When Harry's parents, Sirius and Lupin appear to him through the Resurrection Stone they seem to know that Harry is walking to his death.

“You are nearly there,” said James. “Very close. We are . . . so proud of you.”

“Does it hurt?” The childish question had fallen from Harry’s lips before he could stop it.

“Dying? Not at all,” said Sirius. “Quicker and easier than falling asleep.”

“And he will want to be quick. He wants it over,” said Lupin.

Harry Potter and the Deathly Hallows

and then

“You’ll stay with me?”

“Until the very end,” said James.

“They won’t be able to see you?” asked Harry.

“We are part of you,” said Sirius. “Invisible to anyone else.”

Harry Potter and the Deathly Hallows

From the above I gather that Harry's parents, Sirius and Lupin all knew where Harry was going and were okay with the decision and supportive.

But I think that his parents wouldn't want their son to walk to his death even if they knew it was the only way to defeat Voldemort, much like Mrs Weasley wouldn't.

Are the people that come out of the Resurrection Stone figments of the imagination of the person who holds it or imprints of the real people? Does that dialogue above mean that Harry's parents had come to terms with the fact that he was was sacrificing himself which is a very unlikely thing even for a hero's parents? Or what they said to him was what Harry wished they'd said?

  • 2
    I assume they'd prefer him not to die, but that if it meant defeating Voldemort, that it was a sacrifice they would be proud for him to make.
    – Valorum
    Commented Jun 4, 2016 at 17:53
  • Pretty sure this a dupe, I remember posting an answer a while ago pointing out that the images are echoes, not the actual people. If I get time I'll dig around...
    – DavidS
    Commented Jun 6, 2016 at 12:19

2 Answers 2



Harry's parents are already dead. They know that there is not much to fear from death. Thus they have much less reason than living parents not to want Harry to die. That said, they understand the impact that death has on those in the world of the living, and therefore wish for there to be an end to Voldemort's reign of terror. Being dead, they no longer fear death, but there are still other reasons to kill Voldemort. As Dumbledore (who is dead) says:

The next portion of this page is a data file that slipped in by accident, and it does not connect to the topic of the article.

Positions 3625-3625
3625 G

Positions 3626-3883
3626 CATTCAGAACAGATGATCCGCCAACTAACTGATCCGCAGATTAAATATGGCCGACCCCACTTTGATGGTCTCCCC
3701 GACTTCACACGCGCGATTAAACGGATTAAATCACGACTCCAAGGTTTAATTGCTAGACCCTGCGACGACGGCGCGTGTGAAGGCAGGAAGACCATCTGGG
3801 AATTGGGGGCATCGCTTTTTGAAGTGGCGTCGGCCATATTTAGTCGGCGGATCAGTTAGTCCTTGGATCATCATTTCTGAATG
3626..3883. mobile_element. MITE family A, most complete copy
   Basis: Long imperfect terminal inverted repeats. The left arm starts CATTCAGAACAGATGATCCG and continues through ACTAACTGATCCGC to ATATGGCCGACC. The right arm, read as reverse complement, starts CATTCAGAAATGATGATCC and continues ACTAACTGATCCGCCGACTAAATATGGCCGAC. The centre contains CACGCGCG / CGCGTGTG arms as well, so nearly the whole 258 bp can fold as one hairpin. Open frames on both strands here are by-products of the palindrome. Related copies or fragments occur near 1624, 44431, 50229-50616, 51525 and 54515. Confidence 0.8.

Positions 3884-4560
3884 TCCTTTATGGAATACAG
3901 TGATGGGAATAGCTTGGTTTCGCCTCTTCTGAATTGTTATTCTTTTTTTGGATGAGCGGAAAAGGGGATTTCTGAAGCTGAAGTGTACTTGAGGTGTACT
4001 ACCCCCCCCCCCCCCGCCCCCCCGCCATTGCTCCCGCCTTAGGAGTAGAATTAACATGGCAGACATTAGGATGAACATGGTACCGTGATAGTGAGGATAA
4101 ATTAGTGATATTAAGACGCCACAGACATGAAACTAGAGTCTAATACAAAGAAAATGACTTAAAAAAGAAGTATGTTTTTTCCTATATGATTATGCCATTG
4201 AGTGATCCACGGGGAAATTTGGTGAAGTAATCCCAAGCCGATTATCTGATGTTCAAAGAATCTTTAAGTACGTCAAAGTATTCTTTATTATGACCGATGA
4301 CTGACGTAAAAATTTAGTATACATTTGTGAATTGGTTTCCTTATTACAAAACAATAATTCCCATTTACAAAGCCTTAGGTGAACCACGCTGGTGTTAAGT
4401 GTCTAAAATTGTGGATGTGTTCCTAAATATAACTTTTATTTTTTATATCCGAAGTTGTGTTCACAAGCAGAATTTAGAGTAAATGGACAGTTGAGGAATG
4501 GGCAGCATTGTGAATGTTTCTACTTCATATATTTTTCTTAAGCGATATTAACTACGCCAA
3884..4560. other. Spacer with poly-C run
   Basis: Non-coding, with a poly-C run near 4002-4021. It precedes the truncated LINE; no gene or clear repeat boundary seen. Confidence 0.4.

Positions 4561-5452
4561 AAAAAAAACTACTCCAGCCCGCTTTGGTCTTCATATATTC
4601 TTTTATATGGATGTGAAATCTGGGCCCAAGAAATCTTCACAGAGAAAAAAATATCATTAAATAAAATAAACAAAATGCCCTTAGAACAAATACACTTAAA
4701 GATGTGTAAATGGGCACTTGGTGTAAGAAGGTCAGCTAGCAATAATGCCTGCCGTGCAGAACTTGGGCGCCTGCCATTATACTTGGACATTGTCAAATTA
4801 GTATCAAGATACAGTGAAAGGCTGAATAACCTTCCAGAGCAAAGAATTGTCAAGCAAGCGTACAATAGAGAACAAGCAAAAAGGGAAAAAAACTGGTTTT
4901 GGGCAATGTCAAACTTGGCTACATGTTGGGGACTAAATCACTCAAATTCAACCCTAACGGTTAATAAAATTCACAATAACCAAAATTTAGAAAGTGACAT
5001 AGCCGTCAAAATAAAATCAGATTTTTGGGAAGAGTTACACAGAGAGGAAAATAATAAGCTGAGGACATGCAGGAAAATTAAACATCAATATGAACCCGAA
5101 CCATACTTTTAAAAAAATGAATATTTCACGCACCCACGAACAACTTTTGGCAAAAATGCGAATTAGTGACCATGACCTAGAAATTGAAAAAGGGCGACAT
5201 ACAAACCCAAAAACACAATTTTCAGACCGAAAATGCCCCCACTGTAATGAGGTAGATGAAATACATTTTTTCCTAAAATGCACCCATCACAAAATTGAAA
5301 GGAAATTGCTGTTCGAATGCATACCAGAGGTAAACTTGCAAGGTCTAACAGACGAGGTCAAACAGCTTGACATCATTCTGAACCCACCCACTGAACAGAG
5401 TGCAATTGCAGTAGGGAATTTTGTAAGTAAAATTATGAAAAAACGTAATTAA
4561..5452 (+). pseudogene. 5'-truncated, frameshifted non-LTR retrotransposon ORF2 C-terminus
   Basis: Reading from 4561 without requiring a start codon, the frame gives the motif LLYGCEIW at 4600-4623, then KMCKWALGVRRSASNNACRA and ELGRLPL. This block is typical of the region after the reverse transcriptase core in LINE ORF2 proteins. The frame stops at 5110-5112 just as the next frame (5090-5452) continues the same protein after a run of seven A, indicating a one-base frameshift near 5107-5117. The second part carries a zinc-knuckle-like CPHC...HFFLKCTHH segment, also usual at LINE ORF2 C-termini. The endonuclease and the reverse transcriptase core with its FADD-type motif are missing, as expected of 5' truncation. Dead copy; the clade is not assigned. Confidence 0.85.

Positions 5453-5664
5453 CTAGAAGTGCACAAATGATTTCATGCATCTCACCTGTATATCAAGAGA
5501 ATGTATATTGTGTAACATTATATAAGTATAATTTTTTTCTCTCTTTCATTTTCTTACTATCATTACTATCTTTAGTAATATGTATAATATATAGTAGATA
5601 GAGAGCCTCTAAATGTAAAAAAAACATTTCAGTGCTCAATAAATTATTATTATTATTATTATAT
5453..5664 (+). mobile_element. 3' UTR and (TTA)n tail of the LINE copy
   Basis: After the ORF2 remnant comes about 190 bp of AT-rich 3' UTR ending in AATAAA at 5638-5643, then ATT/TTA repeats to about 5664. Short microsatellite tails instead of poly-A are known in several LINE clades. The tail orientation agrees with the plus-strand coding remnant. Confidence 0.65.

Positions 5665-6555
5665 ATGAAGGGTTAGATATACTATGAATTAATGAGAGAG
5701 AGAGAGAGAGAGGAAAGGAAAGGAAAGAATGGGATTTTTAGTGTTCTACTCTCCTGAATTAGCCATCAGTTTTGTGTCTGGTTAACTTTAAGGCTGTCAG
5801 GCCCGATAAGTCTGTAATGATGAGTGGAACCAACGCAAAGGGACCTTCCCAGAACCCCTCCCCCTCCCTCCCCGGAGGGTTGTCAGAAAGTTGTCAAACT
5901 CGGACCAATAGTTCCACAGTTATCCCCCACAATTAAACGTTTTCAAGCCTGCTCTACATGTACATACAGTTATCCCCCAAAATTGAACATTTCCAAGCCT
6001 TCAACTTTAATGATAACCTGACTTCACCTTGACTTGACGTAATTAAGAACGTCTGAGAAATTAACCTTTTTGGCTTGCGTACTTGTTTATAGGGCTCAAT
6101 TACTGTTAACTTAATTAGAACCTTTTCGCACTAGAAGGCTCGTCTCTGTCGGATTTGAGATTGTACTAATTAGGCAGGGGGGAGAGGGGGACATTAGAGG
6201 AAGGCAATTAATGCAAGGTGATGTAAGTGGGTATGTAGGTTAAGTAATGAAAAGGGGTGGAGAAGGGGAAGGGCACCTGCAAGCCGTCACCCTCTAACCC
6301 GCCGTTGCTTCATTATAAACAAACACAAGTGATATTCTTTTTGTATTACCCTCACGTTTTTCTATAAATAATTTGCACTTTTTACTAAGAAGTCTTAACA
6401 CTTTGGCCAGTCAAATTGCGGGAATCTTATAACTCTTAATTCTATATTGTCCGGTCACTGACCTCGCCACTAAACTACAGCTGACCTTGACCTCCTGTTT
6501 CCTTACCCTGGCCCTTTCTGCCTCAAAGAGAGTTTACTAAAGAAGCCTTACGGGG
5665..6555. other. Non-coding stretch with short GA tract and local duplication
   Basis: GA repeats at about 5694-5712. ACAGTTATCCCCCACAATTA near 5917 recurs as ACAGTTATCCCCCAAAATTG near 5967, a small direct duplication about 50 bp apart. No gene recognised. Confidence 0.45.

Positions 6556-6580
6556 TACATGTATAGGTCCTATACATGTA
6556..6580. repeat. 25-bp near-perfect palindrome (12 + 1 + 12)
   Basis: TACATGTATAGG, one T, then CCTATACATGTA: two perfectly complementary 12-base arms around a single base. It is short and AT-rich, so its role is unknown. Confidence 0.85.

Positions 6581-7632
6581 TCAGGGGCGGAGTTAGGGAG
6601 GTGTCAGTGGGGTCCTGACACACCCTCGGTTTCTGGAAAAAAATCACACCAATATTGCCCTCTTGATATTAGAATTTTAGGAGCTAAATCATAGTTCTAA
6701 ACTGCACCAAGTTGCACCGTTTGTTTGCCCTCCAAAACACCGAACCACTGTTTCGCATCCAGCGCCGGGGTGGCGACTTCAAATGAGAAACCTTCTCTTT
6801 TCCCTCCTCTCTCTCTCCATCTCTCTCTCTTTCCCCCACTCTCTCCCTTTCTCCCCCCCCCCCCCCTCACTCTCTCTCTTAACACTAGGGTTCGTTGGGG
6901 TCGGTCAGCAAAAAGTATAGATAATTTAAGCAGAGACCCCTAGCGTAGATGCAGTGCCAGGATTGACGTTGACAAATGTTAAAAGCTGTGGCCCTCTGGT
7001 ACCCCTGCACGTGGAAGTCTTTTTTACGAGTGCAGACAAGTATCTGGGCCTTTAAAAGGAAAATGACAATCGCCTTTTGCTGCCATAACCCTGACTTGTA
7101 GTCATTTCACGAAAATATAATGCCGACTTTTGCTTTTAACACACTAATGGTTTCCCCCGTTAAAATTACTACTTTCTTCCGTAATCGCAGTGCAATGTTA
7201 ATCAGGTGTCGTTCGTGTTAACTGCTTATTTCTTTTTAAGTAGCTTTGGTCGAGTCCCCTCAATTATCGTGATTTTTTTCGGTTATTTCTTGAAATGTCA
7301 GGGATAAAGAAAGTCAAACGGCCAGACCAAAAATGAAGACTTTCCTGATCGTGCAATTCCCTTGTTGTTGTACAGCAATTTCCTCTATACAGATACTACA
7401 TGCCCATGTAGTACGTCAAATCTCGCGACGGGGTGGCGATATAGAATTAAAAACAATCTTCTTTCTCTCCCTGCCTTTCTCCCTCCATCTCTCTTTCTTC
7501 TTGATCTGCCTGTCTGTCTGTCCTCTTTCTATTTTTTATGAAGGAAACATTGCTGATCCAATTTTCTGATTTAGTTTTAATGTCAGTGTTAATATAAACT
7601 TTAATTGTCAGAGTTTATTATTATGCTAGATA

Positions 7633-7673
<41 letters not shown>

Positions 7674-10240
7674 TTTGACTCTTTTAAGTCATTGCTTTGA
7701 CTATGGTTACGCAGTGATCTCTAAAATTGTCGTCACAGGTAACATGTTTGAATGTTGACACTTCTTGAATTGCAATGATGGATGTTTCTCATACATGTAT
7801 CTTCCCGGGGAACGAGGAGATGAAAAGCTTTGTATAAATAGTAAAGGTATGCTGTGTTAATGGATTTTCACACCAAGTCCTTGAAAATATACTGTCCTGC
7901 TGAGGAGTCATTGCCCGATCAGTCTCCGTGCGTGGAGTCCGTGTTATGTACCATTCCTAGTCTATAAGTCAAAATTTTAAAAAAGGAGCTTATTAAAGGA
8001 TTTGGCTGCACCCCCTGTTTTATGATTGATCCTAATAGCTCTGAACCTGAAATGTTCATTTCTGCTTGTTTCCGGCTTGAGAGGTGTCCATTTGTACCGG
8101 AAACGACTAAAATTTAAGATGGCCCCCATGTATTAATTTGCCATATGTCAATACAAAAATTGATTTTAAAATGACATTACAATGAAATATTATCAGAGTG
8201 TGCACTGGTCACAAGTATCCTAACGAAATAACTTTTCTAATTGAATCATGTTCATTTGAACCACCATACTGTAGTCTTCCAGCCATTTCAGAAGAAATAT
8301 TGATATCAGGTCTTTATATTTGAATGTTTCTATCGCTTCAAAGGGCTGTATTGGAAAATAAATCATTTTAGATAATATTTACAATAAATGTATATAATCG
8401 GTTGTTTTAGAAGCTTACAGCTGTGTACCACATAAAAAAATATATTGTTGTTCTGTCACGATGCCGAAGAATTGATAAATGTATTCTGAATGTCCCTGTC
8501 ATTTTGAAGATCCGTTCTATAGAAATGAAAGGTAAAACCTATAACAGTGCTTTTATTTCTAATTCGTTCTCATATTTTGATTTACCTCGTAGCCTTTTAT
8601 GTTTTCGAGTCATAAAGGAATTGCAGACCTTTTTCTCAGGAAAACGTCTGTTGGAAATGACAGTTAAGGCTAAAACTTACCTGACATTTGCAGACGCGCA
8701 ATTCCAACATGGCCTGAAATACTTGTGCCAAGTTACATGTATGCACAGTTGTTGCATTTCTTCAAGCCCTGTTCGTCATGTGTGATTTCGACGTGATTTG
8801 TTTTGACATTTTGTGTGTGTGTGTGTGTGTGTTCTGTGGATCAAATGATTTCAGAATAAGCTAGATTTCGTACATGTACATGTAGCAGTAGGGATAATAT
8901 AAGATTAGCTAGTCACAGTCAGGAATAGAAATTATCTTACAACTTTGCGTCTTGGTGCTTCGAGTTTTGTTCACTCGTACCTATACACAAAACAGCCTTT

“Do not pity the dead, Harry. Pity the living, and above all, those who live without love. By returning, you may ensure that fewer souls are maimed, fewer families are torn apart.

Harry Potter and the Deathly Hallows

That, presumably, is what Lily and James are proud of Harry for preventing.

The lines quoted in your question make their attitude clear:

“Very close. We are . . . so proud of you.”

Harry Potter and the Deathly Hallows

They are proud of him because he is willing to sacrifice his life, which, even knowing of the existence of an afterlife, means giving up all his friends for an unknown fate. Don't forget that both Lily and James in some sense sacrificed themselves so that Harry could live, making it possible that they would have been proud of him even in life. In addition, given that they were dead, they might have looked forward to seeing Harry again.

Dumbledore's spirit had a similar attitude:

“Harry,” He spread his arms wide, and his hands were both whole and white and undamaged. “You wonderful boy. You brave, brave man. Let us walk.”

Harry Potter and the Deathly Hallows


I think the second.

It's clearly stated that the so-called Resurrection stone cannot recall people form the dead.

“‘Yet she was sad and cold, separated from him as by a veil. Though she had returned to the mortal world, she did not truly belong there and suffered.
(Deathly Hallows, Chapter 21, The Tale of the Three Brothers)

Although it's not explicitly said "what" are the people coming from it, I think the power of the Resurrection stone is to give one's memories and love a physical form. But it's still his memories.

As "Sirius" says, they are parts of him. It's also said they are like Dementors, who are also, something like the essence of one's soul and happiness. For me, they are like projections of what's in Harry's heart:

“We are part of you,” said Sirius.
(Deathly Hallows, Chapter 34, The Forest again)

The dementors’ chill did not overcome him; he passed through it with his companions, and they acted like Patronuses to him.
(Deathly Hallows, Chapter 34, The Forest again)

Also, all they say are things that Harry himself knows.

All this makes me think your second option is the good one:

They say what Harry felt or wished they would have said.

(Also, seeing a lot of things in the books, I don't think it would be coherent to have Harry's parents and the men who were like true uncles to him being OK with him walking to his sacrifice, but I don't have enough evidence for this, it's more a general impression, so I won't develop it).

  • Can someone with edit privileges please change feeled to felt?
    – nexus_2006
    Commented Jun 6, 2016 at 12:59
  • @nexus_2006 youups, just corrected it, sorry!
    – LilyM
    Commented Jun 6, 2016 at 13:03
  • lol I tried but edit was less than 6 characters
    – nexus_2006
    Commented Jun 6, 2016 at 15:38

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